Caustic Recovery Plants
Caustic Recovery Plants for the Textil Industry
Mercerisation is a finishing process in the textile industry where the textile fibers are treated under tensile stress with caustic soda. Large quantities of diluted caustic soda (weak lye) are a waste product of this process. Körting Caustic Recovery Plants (CRPs) can turn a very large proportion of this weak lye into reusable concentrated caustic soda (strong lye). Körting Hannover AG has been on the market longer than any other manufacturers in this field and is the global market leader of CRPs.
Advantages of Körting plants
- global market leader in CRP technology
- used caustic soda (weak lye) can be recovered
- recovered strong lye can be cleaned with hydrogen peroxide
- quality of the vapour condensate is excellent because swirl droplet separators are used
- vapour condensate has a low pH-value(can be used in other processes, e.g. washing in the mercerising machine, bleaching)
- the plant is highly energy efficient(the hot water generated is used)
- sustainability in the mercerisation process
- return on investment less than one year
- in-depth experience: since 1956 more than 200 Körting plants installed in more than 50 countries
Sustainability and quick return on investment
Sustainability has become an important goal, particularly for many companies in the textile industry. Körting technology allows textile companies to introduce sustainability into the mercerisation process. Due to the recovery process, the plant operator doesn’t have to bother disposing of the weak lye. The environment benefits directly, because the lye can be reused. Savings of one million euros and more per year are possible. The CRP can have a return on investment within one year. As a result, plant operators can permanently cut the overheads incurred from mercerization. When designing the plant, Körting engineers already include the savings potential in the calculation.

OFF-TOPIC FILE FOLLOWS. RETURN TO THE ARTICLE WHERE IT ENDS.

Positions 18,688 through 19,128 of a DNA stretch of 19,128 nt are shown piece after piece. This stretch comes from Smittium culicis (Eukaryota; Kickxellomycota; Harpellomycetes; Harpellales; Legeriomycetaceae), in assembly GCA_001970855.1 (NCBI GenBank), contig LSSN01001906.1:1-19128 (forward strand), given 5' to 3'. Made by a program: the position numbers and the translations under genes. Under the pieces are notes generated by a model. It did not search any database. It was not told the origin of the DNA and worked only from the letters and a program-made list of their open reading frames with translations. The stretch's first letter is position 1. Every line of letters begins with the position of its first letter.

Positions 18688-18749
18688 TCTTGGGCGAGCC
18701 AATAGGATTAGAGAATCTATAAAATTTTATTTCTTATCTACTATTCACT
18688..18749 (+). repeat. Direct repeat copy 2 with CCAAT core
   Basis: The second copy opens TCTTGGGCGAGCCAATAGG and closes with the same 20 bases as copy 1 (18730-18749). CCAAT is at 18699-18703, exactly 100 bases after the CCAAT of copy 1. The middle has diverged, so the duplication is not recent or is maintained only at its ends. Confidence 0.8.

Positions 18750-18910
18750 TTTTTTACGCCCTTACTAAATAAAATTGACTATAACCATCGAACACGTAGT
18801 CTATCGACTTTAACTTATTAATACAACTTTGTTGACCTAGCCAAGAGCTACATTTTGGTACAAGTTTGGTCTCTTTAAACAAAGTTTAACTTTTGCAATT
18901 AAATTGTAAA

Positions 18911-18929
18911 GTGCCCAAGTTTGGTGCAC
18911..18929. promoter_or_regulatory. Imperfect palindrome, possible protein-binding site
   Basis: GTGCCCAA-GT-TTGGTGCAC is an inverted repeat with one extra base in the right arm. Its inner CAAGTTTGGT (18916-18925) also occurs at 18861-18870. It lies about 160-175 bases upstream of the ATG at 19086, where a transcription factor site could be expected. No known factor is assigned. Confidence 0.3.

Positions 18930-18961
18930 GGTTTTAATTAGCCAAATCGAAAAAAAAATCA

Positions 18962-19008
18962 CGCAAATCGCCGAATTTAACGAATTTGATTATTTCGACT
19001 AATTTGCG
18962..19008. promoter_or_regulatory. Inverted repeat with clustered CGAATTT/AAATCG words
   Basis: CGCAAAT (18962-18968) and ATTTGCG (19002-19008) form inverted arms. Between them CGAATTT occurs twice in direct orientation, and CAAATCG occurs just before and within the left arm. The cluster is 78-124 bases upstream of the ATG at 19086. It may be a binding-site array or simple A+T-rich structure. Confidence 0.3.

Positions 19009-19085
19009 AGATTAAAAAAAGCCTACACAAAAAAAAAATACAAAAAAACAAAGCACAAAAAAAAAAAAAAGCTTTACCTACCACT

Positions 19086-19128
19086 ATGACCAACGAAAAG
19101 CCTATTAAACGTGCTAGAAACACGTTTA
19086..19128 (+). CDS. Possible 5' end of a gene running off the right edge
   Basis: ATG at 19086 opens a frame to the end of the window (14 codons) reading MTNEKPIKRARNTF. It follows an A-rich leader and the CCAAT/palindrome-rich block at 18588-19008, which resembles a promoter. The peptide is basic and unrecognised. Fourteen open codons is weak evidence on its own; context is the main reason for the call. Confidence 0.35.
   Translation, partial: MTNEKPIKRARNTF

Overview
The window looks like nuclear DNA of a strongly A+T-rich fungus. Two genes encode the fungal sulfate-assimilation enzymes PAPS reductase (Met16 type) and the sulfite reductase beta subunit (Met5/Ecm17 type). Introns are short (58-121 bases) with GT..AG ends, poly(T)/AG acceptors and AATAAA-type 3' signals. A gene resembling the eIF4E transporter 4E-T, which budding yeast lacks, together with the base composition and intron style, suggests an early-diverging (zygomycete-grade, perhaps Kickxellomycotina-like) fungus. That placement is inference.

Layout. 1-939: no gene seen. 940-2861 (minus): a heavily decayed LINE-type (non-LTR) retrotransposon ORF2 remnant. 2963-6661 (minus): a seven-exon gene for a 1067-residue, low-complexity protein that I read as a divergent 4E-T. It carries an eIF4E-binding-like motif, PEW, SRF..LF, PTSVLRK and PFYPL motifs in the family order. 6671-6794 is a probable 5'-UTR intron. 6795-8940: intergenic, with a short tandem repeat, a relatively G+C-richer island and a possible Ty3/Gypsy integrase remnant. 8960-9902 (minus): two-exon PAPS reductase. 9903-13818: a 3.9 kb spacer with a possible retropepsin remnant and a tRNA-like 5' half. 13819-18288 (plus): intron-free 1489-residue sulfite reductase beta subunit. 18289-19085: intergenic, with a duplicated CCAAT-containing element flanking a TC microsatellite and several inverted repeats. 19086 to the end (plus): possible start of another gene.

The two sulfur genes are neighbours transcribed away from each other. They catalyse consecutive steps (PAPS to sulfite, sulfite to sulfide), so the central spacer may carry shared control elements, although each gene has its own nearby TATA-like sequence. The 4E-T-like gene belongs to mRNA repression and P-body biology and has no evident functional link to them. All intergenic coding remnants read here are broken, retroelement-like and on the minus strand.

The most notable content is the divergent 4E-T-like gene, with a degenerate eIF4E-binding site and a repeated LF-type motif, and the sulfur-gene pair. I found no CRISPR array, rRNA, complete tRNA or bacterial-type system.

Körting CRPs are not just limited to white bleached fabrics. They can also be used for yarn-dyed and denim fabrics.
In the 1950s, Körting engineers developed the first CRP for textile processes. The first CRP was commissioned back in 1956. Over the past almost 60 years, over 200 plants have gone into operation in more than 50 countries. Across the world plant operators place their trust in the experience and reliability of Körting plants. Quality made in Germany isn’t just sought after in Europe, but also in the world’s up-and-coming textile nations. No other company has been involved in manufacturing CRP for as long as Körting Hannover AG.